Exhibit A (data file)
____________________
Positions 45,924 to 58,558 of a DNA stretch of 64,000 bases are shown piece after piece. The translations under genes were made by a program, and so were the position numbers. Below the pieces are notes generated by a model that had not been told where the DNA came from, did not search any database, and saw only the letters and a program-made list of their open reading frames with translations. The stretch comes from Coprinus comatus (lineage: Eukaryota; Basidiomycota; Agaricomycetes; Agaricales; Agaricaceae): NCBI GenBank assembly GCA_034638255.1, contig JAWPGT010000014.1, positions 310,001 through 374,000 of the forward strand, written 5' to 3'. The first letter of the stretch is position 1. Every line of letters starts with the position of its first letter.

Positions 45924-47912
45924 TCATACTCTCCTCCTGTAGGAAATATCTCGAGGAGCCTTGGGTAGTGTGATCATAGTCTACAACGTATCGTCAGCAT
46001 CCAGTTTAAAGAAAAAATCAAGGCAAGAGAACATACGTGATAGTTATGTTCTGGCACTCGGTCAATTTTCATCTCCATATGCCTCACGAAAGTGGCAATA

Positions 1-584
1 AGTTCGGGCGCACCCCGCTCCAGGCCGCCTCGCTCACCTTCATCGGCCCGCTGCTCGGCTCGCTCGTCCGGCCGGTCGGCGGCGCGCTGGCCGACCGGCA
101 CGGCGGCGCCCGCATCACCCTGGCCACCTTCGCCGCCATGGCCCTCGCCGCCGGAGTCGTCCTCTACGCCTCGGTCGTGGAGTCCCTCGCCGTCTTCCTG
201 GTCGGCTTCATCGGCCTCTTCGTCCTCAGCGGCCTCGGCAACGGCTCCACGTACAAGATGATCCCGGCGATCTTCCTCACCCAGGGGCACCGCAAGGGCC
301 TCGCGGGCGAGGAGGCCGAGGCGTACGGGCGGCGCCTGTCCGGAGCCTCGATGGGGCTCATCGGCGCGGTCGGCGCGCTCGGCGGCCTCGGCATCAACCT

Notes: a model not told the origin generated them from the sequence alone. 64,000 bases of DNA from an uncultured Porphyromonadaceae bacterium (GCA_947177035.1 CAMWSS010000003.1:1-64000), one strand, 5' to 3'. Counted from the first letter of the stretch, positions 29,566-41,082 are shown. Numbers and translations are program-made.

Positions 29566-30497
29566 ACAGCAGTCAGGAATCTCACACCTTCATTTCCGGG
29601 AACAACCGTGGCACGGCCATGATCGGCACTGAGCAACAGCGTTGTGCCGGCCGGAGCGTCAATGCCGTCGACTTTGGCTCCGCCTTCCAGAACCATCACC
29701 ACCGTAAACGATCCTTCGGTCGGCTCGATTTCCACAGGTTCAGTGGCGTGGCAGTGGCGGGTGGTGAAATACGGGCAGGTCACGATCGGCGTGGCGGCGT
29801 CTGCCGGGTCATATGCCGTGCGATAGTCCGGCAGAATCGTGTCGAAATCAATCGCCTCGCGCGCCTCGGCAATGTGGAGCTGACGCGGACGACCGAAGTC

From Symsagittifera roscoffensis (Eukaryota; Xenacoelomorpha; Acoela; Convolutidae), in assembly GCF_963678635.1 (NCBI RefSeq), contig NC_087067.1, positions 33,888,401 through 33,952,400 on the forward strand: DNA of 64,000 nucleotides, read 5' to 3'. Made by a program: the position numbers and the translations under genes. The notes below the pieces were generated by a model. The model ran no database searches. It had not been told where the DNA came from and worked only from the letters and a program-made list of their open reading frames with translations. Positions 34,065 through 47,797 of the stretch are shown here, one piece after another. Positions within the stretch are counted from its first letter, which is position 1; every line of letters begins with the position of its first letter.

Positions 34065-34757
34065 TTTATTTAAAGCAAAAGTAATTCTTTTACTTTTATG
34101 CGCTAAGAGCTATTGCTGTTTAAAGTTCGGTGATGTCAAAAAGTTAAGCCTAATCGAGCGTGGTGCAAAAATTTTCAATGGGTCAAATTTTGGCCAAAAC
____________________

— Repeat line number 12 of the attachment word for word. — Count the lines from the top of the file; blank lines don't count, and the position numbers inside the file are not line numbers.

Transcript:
29566 ACAGCAGTCAGGAATCTCACACCTTCATTTCCGGG